Chapter six contains what I think are the most interesting assertions in the entire book. Duke spent the first five chapters of the book preparing us by getting us to believe in the value of truth and giving us tactics to work around biases to better reveal truth. Now Duke pushes us in a direction that we can only see once we have left behind the security of ego; she invites us to step into a time machine. We are now in a position to accept than we aren't reliable, so we are asked to accept that we are not reliable in the present because of how emotional and reactive we can be. If we can move ourselves into the future, we give ourselves a better chance to recognize how far is too far or how much is too much in our decisions. When we take the time to imagine possible futures through our new truthseeking lens, we can make decisions while the stakes, pressure, and stress are low and our self control is high. When we know that we have to answer to our truthseeking friends if we go back on those pre-made decisions, we are more likely to stick to those decisions when the high stakes moment comes. The better we get at time travel, the further into the future we can reliably plan. Now that we are in the future, it's time to look back on our present situation.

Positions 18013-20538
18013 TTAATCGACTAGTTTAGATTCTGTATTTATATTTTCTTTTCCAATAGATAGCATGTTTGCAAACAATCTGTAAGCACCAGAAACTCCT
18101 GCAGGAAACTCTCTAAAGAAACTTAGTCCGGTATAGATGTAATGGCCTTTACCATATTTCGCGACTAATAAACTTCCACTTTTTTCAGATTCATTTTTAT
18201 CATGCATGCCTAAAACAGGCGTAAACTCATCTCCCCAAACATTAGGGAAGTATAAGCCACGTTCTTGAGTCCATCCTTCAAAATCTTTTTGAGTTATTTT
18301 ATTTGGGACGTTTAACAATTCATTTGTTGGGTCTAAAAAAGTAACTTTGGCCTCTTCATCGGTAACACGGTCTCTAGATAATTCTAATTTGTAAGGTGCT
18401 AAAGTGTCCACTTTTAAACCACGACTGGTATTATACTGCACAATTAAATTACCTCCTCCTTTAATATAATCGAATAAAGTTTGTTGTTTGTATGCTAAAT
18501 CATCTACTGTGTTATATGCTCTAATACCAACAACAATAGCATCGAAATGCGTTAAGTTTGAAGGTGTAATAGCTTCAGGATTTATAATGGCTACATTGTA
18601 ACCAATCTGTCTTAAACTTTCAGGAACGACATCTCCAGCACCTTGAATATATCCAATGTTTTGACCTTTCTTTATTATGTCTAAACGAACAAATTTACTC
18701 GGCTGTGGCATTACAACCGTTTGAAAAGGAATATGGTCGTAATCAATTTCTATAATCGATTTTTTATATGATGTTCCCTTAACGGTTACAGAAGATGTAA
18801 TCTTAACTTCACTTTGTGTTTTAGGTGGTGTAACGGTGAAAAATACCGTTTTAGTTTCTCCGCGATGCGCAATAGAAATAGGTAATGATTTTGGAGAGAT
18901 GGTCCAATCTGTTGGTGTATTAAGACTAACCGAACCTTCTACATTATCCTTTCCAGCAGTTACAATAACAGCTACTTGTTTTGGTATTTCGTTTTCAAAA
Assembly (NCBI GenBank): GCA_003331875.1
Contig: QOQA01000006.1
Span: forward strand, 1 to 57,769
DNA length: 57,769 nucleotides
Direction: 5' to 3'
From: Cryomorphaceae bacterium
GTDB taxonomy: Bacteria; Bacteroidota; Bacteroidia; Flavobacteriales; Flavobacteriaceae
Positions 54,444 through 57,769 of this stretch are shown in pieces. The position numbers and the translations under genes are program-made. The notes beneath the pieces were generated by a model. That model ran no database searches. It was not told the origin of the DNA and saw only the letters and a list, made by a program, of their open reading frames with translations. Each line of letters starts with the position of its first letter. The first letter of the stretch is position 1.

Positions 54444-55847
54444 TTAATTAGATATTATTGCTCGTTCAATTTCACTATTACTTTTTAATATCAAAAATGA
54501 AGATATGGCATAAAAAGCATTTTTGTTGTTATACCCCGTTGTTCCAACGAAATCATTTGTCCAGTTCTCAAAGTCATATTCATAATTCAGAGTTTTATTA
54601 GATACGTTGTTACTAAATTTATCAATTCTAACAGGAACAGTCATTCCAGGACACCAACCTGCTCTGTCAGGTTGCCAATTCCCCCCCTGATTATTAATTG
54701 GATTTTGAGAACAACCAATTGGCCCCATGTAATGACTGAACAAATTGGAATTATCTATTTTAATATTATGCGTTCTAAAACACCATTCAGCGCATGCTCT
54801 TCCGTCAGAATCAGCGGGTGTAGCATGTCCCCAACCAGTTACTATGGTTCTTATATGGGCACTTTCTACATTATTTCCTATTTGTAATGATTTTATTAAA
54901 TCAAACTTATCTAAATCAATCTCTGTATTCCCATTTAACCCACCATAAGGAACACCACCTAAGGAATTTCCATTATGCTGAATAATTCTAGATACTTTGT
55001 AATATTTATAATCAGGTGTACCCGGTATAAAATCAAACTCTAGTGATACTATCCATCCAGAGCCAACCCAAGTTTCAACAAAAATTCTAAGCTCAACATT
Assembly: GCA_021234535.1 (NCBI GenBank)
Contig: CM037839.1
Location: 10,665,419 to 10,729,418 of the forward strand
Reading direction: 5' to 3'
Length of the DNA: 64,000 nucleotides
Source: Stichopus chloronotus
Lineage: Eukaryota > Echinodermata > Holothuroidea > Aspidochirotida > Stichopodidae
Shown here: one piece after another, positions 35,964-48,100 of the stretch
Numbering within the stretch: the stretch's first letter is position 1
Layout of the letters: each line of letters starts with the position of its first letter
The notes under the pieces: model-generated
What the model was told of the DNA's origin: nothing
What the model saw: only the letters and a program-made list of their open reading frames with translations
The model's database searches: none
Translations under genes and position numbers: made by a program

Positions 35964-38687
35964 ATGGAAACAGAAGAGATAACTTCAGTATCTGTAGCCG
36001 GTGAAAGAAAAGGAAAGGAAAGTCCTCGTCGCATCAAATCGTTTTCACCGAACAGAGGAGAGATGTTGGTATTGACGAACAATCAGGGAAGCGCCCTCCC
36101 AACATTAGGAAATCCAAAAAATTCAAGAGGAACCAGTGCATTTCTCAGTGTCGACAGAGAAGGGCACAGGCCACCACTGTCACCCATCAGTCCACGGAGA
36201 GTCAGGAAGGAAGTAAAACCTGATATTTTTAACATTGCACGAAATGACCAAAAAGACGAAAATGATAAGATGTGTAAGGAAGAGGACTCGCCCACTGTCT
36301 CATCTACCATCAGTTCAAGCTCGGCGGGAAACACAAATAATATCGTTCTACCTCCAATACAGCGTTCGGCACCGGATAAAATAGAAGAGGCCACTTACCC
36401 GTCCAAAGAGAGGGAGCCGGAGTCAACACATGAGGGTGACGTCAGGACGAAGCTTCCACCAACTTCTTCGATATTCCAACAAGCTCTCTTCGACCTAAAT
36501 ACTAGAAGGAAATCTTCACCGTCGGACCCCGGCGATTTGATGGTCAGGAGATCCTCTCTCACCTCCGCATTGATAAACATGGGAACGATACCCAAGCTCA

Duke recommends two tools for looking back from the future, "backcasting" and "premortems". The two terms are complementary, one looking back from a positive future, the other from a negative one. The goals of both are the same, to do our best to reconstruct how we got from now to then. We are forced to ask ourselves which decisions we made, which obstacles we overcame, or which obstacles tripped us up. The "past" spreads out behind us, full of so many options and opportunities. Once the hypothetical past becomes an actual past, we are likely to quickly forget all of the options and opportunities that were once so clear to us. This leads us right back into the trap of resulting from chapter one. I look at backcasting and premortems as tools that I should add to my decision-making toolbox as quickly as possible.

In order to be a better decision-maker, I need to first learn to separate my decisions from my ego and all its dangers. Next, I need learn to look at decisions in terms of probabilities instead of dichotomies. Then I need to learn to seek truth and seek others to join me in that search. Once I have begun this search, I can start using my time machine to continue to expand my decision-making skills by looking back from my hypothetical futures. Annie Duke has laid out a thorough and achievable plan for getting better at making decisions and I can't wait to get started.